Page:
Wildfire Spread

Team: 1016

School: Monte del Sol

Area of Science: Wild Sciences

Interim: Team Number: #1016
School Name: Monte Del Sol
Area of Science: Wildfires
Project Title: Wildfire Spread

Problem Definition:
Last year forest fires burned millions of acres of forest in the western United States, and 4.5 million American homes have been affected. The spread of forest fires can be influenced by many factors, such as an area’s humidity, wind speed, fuel type, elevation, among others. Our group wants to examine some of these variables so that we can collect data, make predictions, and understand how we may better handle wildfires in the future.

Problem Solution:
We are using the NetLogo agent-based modeling program to generate data in different areas. One model tests the effect of wind, while the second model examines different types of vegetation. Another model tests humidity and the last one manipulates elevation. Once we run trials in each model, we will compare our data and observe which factors affect wildfires the most, which affect them the least, and which one might generate an approach that we can use to solve the problem. It will also be interesting to see how these interact once we put them all together in one model.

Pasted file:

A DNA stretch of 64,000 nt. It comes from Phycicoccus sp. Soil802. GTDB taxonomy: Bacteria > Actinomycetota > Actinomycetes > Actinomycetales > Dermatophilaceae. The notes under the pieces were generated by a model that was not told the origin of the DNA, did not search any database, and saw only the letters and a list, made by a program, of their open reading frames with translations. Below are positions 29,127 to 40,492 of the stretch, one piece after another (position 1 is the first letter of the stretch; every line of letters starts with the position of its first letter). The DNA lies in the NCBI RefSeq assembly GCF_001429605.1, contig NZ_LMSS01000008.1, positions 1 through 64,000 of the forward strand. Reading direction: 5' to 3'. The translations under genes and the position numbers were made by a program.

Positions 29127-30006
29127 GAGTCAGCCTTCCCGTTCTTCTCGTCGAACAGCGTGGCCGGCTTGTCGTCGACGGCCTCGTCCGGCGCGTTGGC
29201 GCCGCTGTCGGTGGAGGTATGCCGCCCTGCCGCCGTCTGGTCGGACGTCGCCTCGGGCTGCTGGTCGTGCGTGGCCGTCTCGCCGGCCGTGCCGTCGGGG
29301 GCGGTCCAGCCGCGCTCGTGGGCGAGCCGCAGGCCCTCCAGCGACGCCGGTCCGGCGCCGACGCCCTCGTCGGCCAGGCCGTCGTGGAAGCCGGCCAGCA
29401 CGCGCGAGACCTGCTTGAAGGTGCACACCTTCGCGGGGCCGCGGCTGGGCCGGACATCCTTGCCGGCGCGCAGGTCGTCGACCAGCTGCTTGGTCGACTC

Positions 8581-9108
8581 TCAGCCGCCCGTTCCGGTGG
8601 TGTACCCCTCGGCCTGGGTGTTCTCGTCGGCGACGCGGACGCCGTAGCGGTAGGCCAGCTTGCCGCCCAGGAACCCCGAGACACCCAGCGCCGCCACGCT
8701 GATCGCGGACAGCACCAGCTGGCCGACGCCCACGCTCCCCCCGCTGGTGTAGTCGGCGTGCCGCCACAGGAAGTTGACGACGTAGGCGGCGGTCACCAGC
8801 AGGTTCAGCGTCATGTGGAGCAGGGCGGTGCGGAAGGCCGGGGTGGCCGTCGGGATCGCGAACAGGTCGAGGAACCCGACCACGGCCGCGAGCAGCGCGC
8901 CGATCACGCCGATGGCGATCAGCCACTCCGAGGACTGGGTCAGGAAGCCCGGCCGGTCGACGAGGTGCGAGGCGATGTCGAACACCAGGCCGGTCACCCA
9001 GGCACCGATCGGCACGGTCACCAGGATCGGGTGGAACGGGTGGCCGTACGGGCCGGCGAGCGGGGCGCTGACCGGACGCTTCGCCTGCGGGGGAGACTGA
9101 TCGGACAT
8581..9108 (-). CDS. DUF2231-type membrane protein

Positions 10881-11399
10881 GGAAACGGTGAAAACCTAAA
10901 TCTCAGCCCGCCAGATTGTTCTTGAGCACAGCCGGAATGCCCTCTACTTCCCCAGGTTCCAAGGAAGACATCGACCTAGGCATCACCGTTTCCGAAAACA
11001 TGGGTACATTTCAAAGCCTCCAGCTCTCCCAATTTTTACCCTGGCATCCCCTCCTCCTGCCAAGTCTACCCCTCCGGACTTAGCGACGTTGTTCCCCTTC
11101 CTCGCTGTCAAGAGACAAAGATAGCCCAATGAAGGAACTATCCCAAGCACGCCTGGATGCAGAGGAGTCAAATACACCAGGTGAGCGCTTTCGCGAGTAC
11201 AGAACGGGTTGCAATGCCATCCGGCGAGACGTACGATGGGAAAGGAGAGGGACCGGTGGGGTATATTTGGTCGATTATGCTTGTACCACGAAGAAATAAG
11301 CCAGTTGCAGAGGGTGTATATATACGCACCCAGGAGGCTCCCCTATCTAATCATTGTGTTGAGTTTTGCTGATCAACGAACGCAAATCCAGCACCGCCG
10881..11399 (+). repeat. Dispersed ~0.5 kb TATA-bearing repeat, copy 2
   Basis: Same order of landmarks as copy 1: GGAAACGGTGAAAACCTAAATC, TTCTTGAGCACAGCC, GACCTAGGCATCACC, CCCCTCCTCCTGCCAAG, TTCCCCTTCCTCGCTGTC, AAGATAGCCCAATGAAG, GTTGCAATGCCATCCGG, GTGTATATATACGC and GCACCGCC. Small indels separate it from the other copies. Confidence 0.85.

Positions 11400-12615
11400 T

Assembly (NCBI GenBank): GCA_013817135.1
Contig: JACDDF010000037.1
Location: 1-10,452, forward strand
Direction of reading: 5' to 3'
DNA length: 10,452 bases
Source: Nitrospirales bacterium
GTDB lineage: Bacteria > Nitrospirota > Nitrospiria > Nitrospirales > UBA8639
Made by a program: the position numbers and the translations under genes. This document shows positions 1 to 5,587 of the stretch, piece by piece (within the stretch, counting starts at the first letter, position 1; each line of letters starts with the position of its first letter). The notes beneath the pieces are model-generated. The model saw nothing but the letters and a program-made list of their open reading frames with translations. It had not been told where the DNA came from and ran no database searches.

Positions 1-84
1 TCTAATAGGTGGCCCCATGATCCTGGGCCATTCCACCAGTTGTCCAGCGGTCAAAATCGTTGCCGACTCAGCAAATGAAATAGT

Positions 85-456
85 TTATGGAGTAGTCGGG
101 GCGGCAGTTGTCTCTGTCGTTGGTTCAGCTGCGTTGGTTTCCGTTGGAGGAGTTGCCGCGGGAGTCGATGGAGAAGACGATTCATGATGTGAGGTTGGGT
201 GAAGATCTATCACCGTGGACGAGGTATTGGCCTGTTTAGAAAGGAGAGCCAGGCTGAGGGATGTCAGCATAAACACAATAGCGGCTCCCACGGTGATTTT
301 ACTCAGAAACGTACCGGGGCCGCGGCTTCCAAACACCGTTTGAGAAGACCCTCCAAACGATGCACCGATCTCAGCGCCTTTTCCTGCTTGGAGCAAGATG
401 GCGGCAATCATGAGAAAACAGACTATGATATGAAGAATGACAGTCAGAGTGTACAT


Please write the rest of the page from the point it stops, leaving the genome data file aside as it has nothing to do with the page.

Progress to Date:
Our overall progress so far is we have met with two of our mentors. The first was a firefighter who talked to us about how fire spreads and how we can prevent or reduce the chance of a fire spread. We also met with a code mentor who looked over our four Netlogo models and gave us feedback on how we can make it better. Our models are almost complete, and we would like to combine the four into one. We decided to test these variables based on our information obtained in our interview and online research about which factors influence the spread of forest fires.

Expected Results:
We expect to create a fully-functioning model through the refinement of these variables: vegetation, wind, elevation, and humidity. We hope to help predict the spread of wildfires based on these prominent conditions that affect, shape, and alter their course. By finding both the most and the least optimal conditions for wildfires, we can help to better gage appropriate preventative actions to cut down on wildfires and the successive spread of wildfires.


Avraham, T. B. “Wildland Fire Behavior Presentation.” Santa Rosa Junior College.
Available at

Chudnoff, I. New Mexico Highlands University. Personal interview. November 22, 2019

Gabbert, B. “New Mexico Wildfire.” August 1, 2019

Insurance Information Institute “Facts + Status: Wildfires.” Available at

Untamed Science. “The Basics of Wildfires.” Available at from

Team Members:

  Nefi Guevara
  Hebert Soto
  Maximillian Montoya
  Shayla Anthony

Sponsoring Teacher: Rhonda Crespo

Mail the entire Team